As stated before, the business must value data as a corporate asset. That is fundamental to your strategy. However, the thinking must go further. Any AI program must be tightly aligned to support the corporate strategy. Artificial intelligence is an enhanced capability to achieve your business goals.
Companies committed to adopting AI need to make sure their strategies are transformational and should make AI central to revising their corporate strategies.
(Report: MIT Sloan Management Review)
AI for AI’s sake often leads to long, drawn-out projects that never produce any real value. CEO support is the ideal. Executive sponsors are critical to ensure proper alignment, set business metrics for any technology implementation, and provide air cover against any disputes over data or technology involvement.
AI entrepreneur Jordan Jacobs lays out the three ingredients for a winning strategy:
Getting buy-in from the top executives and the employees who will use the system, identifying clearly the business problem to be solved, and setting metrics to demonstrate the technology’s return on investment.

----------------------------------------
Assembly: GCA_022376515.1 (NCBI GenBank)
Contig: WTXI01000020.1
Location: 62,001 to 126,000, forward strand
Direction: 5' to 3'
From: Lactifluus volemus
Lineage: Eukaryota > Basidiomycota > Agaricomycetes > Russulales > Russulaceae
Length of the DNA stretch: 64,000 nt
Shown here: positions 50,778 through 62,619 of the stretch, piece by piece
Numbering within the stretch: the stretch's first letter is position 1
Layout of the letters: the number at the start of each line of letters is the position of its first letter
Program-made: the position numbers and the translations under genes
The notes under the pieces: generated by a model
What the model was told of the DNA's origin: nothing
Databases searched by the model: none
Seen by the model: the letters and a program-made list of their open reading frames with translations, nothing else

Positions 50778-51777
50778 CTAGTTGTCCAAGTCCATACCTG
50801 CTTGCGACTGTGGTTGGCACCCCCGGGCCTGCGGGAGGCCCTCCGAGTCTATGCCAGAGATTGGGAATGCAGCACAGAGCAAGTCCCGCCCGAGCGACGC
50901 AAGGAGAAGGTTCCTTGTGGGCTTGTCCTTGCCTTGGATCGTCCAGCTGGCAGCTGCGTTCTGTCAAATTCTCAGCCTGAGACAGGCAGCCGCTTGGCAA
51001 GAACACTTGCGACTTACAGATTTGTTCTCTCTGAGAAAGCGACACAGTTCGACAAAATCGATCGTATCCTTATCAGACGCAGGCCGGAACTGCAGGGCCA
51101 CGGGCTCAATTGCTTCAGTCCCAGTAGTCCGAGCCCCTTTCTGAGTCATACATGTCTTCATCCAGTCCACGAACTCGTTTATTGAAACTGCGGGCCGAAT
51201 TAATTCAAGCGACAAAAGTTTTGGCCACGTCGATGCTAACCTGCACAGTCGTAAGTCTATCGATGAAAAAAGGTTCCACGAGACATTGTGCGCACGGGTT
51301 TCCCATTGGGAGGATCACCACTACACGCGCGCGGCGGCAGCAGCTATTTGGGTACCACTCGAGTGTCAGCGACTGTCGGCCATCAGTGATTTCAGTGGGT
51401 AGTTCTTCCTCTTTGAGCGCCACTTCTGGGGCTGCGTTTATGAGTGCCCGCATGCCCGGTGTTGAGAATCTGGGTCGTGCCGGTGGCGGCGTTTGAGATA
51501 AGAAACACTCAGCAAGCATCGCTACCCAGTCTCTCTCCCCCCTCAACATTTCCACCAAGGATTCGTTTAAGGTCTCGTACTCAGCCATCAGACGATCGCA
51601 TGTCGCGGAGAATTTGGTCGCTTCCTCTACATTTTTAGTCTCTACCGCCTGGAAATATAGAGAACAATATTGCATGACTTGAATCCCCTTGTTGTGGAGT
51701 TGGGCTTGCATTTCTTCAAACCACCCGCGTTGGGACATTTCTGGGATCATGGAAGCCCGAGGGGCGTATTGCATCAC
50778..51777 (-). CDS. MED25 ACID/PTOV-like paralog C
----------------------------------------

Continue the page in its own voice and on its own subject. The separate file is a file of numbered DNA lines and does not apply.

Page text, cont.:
According to MIT Technology Review, there are key questions a business must answer to formulate their strategy:
- What is the problem the business is trying to solve? Is this problem amenable to AI and machine learning?
- How will the AI solve the problem? How has the business problem been reframed into a machine-learning problem? What data will be needed to input into the algorithms?
- Where does the company source its data? How is the data labeled?
- How often does the company validate, test and audit its algorithms for accuracy and bias?
- Is AI, or machine learning, the best and only way to solve this problem? Do the benefits outweigh potential privacy violations and other negative impacts?
Without cloud-based technologies, many AI solutions can’t operate.
For most businesses, embracing cloud-based computing and storage technologies are critical for AI programs to produce effectively. Artificial intelligence models require tremendous compute power to process massive data sets. This requires businesses to have ready access to computer power on-demand.
Since 2012, the amount of computation used in the largest AI training runs has been increasing exponentially with a 3.5 month doubling time (by comparison, Moore’s Law had an 18 month doubling period).